Ten-year-old Selina is one of about 150,000 albinos in Tanzania. Her body does not produce enough melanin. Her skin, hair and eyes therefore need special protection against the sun. Many people with albinism suffer from skin cancer or severe visual impairment. Their average life expectancy in countries such as Tanzania is 30 years. Due to the light color of their skin, they are stared at, ridiculed and ostracized. They are called “zeru zeru” – the children of the devil. The boarding school in Mwanza, Northern Tanzania, where the UNICEF Photo of the Year was taken, is surrounded by a 2m fence. Originally built for visually impaired children, the school has become a sanctuary for more than 100 albino children. Here they are protected by the police who patrol the area also at night. This became necessary since albinos in the region near Lake Victoria became target of unprecedented brutality about three years ago. They are mutilated and killed because their body parts are traditionally regarded and sold as talismans. Superstitious locals think they will help them to catch more fish in Lake Victoria or find gold and diamonds. According to official sources, more than 40 albinos have been murdered in Tanzania; the real numbers are likely to be higher, as many cases go unreported. Meanwhile the government started taking stronger action and it now looks as if violence against albinos is declining.
2010 – Ed Kashi, ‘’Vietnam: de legacy of war‘’
The Vietnam war ended in 1975. The US withdrew their troops and north and south Vietnam were reunited. But for the Vietnamese people the legacy of American warfare continues. US forces used the herbicide Agent Orange to destroy foliage that the north Vietnamese were using as cover. Agent Orange contains dioxins that are known to cause cancer and damage genes. The effects of the toxic substance can be seen among Vietnamese people to this day, such as cancer, immune disorders and severe deformities. According to official estimates, 1.2 million children, including nine-year-old Nguyen Thi Ly, are disabled. In rural areas, the percentage of disabled children is significantly higher than in urban areas.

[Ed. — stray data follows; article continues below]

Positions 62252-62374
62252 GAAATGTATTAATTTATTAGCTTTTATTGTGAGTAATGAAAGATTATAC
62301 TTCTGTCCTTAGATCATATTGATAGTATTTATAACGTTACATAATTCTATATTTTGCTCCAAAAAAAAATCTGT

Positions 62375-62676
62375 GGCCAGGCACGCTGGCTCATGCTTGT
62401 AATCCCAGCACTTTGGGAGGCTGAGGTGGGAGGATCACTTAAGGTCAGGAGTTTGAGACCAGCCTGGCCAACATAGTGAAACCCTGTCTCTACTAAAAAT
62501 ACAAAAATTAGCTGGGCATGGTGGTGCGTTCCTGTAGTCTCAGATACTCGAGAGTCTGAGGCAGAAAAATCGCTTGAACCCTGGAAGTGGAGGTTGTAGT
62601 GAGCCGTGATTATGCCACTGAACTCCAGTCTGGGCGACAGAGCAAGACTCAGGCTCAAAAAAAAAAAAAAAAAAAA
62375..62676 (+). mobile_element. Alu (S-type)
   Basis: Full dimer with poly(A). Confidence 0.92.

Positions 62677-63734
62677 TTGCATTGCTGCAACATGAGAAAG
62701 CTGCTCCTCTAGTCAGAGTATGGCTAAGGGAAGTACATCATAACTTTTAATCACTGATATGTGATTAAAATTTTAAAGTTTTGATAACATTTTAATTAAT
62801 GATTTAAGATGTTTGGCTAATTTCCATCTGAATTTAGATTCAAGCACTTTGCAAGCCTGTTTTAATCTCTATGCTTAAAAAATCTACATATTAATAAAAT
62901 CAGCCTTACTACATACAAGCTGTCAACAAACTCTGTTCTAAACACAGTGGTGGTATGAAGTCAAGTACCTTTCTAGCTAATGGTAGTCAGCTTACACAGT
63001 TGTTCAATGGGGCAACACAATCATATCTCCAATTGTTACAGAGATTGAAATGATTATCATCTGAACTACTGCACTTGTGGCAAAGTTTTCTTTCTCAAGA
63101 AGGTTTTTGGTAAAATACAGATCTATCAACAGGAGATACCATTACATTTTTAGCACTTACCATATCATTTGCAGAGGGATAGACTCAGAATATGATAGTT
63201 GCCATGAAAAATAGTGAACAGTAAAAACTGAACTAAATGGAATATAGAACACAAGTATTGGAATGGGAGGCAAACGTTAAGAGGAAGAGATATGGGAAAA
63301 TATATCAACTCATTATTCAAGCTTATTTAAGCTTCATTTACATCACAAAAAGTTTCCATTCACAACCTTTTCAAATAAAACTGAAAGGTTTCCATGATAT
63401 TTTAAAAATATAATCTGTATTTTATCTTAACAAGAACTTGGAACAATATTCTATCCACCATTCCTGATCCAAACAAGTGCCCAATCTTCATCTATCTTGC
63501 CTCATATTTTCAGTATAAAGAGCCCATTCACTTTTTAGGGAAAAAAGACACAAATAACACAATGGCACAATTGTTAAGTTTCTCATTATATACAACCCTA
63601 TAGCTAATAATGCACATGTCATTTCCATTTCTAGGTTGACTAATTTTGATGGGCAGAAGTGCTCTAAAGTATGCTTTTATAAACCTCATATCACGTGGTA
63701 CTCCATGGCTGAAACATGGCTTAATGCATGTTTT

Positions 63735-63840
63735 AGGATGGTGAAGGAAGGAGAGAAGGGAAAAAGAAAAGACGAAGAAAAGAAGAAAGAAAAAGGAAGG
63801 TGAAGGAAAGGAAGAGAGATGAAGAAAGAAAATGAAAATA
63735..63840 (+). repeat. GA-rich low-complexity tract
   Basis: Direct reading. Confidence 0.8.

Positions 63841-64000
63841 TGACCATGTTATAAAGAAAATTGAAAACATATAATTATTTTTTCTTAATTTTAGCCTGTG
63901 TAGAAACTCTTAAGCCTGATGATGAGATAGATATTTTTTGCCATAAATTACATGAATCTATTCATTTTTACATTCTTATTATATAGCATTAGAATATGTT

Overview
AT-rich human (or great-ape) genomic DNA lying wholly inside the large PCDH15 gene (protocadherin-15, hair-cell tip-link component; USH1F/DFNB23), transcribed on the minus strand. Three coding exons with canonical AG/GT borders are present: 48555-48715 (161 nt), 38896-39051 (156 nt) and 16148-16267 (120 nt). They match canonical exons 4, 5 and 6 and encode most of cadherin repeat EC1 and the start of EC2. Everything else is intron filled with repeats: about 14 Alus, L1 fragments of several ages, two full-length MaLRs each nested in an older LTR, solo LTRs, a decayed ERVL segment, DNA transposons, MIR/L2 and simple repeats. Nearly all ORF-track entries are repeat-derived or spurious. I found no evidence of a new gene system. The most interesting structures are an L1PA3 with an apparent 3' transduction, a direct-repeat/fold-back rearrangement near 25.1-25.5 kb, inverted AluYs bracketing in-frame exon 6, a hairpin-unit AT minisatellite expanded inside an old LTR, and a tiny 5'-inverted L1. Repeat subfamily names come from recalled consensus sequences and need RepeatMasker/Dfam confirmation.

2011 – Kai Löffelbein, ‘’Waste export to Africa‘’
We are used to collecting waste paper, bottles etc. and bringing old or broken electrical appliances to recycling depots or back to the producer. By doing this we feel that we are managing our resources sensibly. (Although it might not really be very sensible to keep buying new things all the time.) But it is often unclear, despite legal bans, where our appliances really go. According to estimates by the UN, about 100,000 tons of e-waste, for example, is exported from Germany to Africa each year.
‘Sodom and Gomorrah’ is what the locals call the toxic waste dump, Agbogbloshie, in Ghana’s capital, Accra. It’s where children and adolescents dismantle computers, mobile phones, TV sets and other devices and burn the electronics for any valuable metals. Noxious fumes fill the air; lead, cadmium, zinc, chrome, nickel and other chemical substances are emitted and damage the health of all who inhale them: headaches, dizziness, skin rashes and damage to the nervous system are the result. Not to mention the highly toxic residue that contaminates the soil.